First, Brumfield’s story from NEMS360.com: Simpson says he’s ‘not a candidate,’ so no Hatch Act Violation:
Stephen Simpson, who is running for attorney general, says he is not a candidate yet and therefore can’t be in violation of a federal law prohibiting state or local appointed executives from political party campaigns, if they administer federally funded programs.
Simpson, a Republican, is the appointed commissioner of the Mississippi Department of Public Safety. On Jan. 14, he launched a statewide tour to announce his intention to be a candidate for attorney general…
The Daily Journal’s questions about Simpson’s candidacy began with the appearance of anti-drunk driving TV ads prominently featuring Simpson and his voice several days after he launched his campaign Jan. 14.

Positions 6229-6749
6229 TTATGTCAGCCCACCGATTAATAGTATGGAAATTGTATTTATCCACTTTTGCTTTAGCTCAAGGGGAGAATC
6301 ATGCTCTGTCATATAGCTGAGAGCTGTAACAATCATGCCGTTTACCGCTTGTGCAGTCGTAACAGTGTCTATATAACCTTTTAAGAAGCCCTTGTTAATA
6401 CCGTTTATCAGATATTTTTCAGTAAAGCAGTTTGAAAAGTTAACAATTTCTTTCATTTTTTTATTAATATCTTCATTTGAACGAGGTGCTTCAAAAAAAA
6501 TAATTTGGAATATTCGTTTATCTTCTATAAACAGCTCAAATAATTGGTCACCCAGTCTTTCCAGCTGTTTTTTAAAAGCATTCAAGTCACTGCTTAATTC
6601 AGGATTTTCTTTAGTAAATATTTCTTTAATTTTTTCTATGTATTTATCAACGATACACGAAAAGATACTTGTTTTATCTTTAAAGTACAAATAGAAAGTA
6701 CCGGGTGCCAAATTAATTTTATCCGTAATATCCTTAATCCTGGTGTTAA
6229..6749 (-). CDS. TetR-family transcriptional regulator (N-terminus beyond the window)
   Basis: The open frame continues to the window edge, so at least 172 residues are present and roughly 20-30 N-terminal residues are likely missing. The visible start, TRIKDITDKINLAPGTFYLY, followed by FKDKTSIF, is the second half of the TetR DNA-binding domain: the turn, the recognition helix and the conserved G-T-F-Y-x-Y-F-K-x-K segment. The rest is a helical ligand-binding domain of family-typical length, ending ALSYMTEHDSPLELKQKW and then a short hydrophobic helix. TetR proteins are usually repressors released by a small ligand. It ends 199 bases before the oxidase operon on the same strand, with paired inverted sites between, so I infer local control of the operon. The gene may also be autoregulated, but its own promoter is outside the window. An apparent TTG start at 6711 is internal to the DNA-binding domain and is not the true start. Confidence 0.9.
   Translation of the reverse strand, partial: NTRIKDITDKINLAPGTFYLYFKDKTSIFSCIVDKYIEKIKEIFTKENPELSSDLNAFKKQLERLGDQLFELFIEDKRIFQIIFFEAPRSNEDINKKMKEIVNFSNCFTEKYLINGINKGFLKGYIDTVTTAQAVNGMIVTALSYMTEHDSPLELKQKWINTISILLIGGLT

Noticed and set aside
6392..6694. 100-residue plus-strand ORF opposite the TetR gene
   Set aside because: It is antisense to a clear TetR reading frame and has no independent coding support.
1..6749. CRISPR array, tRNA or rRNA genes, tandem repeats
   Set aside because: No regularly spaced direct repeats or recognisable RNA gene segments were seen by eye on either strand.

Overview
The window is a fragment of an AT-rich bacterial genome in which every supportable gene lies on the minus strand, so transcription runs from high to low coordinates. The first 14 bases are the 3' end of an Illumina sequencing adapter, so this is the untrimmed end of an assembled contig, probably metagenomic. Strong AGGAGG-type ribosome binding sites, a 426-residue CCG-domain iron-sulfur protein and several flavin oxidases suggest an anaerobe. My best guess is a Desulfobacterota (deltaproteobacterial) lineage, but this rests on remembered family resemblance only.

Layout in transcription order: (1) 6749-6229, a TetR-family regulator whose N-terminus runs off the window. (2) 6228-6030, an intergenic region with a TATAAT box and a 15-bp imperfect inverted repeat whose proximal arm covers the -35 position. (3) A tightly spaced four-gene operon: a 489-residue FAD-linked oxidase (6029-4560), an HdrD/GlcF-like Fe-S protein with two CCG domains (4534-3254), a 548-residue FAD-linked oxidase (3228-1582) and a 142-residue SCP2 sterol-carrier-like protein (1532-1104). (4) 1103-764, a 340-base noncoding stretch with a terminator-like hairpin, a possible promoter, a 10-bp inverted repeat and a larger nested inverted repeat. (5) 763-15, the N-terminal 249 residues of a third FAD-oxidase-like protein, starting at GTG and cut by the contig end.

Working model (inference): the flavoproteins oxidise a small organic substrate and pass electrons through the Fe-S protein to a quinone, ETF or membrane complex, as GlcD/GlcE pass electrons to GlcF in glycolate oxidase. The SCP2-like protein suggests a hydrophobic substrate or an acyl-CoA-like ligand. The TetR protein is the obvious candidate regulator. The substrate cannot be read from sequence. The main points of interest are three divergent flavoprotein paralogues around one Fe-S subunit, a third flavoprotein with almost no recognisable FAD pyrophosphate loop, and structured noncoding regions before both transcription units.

Next, the deep doo-doo shoveled up by and reported on Y’all Politics in Anatomy of a press hit:
So, Patsy’s got her intellectual curiosity up, and she needs an expert. So, who should she call? How about a former US Attorney that would theoretically have prosecuted similar sorts of violations? Patsy calls Brad Pigott, who certainly fits the former US Attorney category. Pigott’s a reputable and smart guy, but he’s not unconflicted…Pigott’s got a dog in this hunt other than just being a Democrat as Patsy mentions in the article. He’s a big Jim Hood donor…
Last, but by no means least, today’s Sun Herald story: To the incumbents go the spoils: Taxpayer-funded agency advertising and ‘electioneering’ can help officeholder during election time:
It’s a perk of incumbency, especially in statewide or higher office: You have access to a taxpayer-funded or program-funded public relations and advertising machine. If used effectively, it can spread your name and goodwill to voters in a way that would break the bank for a challenger.
SLABBED reports, you decide if Patsy launched a biased attack on Simpson or raised an important issue for voters to consider – but be sure to follow the links and read all three stories before making up your mind.